15. Storing Data on the Client Side • To be able to carry out e-commerce transactions, it is necessary to store data about the customer on the client side. • One way to do this is to use a cookie which is small bit of data stored on the client machine and passed back and forth between it and the Web server. • Typical data on a cookie include information about the client machine, the domain name of the server that created it, and so on. • When data remain on the client machine for a period of time, this is a persistent cookie. • Cookies do create privacy concerns when they are used to track browsing habits.

    16. A Cookie File

    17. Making the Client-Side Dynamic and Interactive • To make the interaction with the client machine be dynamic, some sort of programming is required. This can occur on the client-side or the server-side. • Scripting languages like JavaScript are built into the Web page to add dynamic interaction such as data validation. • For more complex tasks, specialized components such as Microsoft’s ActiveX technology, Java applets, and browser plug-ins are used. • ActiveX technology is used for sharing information among different technologies. • An applet is a small program that a browser can download and execute. • A browser plug-in is a small software module that can work with the browser.

    18. Server-side Programming • When programs run on the Web server to provide dynamic interaction, this is known as server-side programming. • It is more powerful than client-side scripting and allows the Web page owner to retain control over the programs. • With server-side programming, a business can: • Deliver content that it customized for each user. • Dynamically modify content for any page. • Access data stored on a server-side database and send it to the client’s browser. • Take action on queries and data sent from client. • Provide access control and security for a Web site • Optimally manage traffic to the site

    19. Server-Side Technologies

    20. The n-Tier Infrastructure • An e-commerce system is composed of various layers or tiers with the number of tiers depending on what components are used. • A typical system is the 4-tier system with a client tier (you and your browser), a Web server tier, an application server tier, and a database server tier. • For a really large system, there will be multiple computers set up to handle the processing at each server tier.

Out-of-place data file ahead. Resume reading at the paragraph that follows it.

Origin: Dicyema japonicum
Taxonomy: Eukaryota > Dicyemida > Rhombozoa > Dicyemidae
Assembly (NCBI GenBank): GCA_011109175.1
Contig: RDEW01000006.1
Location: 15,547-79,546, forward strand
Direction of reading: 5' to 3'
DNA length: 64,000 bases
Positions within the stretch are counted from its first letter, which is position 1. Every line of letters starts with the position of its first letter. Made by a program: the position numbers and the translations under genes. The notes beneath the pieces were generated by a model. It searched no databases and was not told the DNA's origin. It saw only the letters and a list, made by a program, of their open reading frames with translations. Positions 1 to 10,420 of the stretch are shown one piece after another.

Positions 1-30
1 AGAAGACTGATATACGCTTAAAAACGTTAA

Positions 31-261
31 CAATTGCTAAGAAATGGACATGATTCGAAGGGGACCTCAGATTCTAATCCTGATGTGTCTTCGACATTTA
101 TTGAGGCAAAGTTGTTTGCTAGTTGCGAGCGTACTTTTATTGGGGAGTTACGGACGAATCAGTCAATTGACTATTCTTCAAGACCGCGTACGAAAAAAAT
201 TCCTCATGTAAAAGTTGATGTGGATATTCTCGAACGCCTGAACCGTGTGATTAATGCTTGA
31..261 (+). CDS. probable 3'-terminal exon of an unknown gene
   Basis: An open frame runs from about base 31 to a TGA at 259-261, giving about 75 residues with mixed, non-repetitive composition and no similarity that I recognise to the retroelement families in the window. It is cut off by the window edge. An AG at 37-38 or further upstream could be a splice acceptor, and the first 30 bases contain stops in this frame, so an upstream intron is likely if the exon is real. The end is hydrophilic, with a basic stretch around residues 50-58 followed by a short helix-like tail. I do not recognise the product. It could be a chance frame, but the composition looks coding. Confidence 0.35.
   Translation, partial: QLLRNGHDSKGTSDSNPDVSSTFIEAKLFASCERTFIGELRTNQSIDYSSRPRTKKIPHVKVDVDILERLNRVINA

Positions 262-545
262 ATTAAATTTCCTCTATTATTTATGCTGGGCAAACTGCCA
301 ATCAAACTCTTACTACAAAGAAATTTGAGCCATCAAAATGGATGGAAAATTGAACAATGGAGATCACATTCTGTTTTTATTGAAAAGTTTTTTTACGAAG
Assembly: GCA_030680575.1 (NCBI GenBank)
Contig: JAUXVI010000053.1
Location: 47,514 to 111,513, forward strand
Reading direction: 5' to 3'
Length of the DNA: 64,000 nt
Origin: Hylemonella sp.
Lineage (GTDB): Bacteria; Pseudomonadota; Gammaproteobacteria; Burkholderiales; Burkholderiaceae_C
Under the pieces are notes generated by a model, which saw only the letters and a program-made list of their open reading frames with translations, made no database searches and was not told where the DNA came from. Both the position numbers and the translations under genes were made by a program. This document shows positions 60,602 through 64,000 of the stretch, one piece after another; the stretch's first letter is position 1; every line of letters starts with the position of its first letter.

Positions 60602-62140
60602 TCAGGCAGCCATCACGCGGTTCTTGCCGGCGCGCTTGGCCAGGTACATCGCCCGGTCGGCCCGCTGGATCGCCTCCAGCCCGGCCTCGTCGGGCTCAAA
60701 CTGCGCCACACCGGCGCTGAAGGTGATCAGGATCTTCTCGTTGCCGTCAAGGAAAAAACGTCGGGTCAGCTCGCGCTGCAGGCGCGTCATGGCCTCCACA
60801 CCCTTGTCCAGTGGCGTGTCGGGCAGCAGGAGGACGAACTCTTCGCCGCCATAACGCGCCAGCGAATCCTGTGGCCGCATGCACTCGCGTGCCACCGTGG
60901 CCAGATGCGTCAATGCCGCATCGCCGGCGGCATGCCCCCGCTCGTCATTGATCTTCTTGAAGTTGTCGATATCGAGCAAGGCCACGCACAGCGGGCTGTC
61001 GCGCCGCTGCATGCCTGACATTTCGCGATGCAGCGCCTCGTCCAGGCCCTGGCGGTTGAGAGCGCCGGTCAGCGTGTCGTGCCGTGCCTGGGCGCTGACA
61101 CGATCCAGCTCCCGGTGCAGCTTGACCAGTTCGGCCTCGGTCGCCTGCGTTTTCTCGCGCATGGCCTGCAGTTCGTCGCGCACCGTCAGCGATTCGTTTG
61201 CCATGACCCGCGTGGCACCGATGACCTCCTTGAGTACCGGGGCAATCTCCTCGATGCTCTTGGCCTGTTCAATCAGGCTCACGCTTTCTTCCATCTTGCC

21. A 4-Tier Structure

    22. Carrying out a Transaction • An HTTP request for a Web page is sent from your browser. • Web server receives request and determines how to respond (almost always sending a Web page.) • If request requires a dynamic response, Web server acts as controller routing messages between client and application server. • When needed, the database server is queried. • Results of an executed application are formulated into a Web page. • The Web server includes dynamically generated page in HTTP response which is sent to browser.

    23. Third Generation: Supporting Transactions • In the third generation of e-commerce, businesses recognized that they must deal with three issues to be successful: • Making it possible for customers to find information about companies, products, and services. • Making it possible for customers to order and paying online for goods and services. • Providing secure and private transactions.

    24. Search Engines • Internet search engines make it possible for customers to find information—probably too much information • When you search the Web, you are really searching a database that was created from previous Web searches. • The main difference in search engines is how the database of Web locations is created and organized. • Web sites are found by a Web crawler and are submitted by humans. • An important consider is how the database organizes or indexes the Web data. Which pages are shown first when you submit search criteria?

    25. The Search Engine Process

    26. Order and Payment Systems • All e-commerce sites must have components for processing orders and accepting payments. • The four primary components of a typical e-commerce site are: • The shopping and ordering system • The merchant account • The payment gateway • The security system • Most e-commerce systems use a secure HTML order form or an in-house shopping cart system. • Smaller businesses often use third party merchant accounts like that available from PayPal. • The shopping cart system is the most popular e-commerce system for larger businesses where a customer wants to buy multiple products usually using a credit card.

    27. Merchant Accounts • An important aspect of any e-commerce systems is a merchant account which is a bank account that allows the merchant to receive the proceeds of credit card purchases. • A secure gateway provider is a company that provides a network to process encrypted transactions from a merchant’s Web site. It then passes the transactions on to the issuing banks for credit card approval. • A secure gateway provider will usually provide a payment gateway and a processor. The payment gateway links the e-commerce site to the banking system. • The processor accepts data from the shopping cart, formats it, and enters it into the banking network.

    28. Linking the E-commerce site to the Banking Network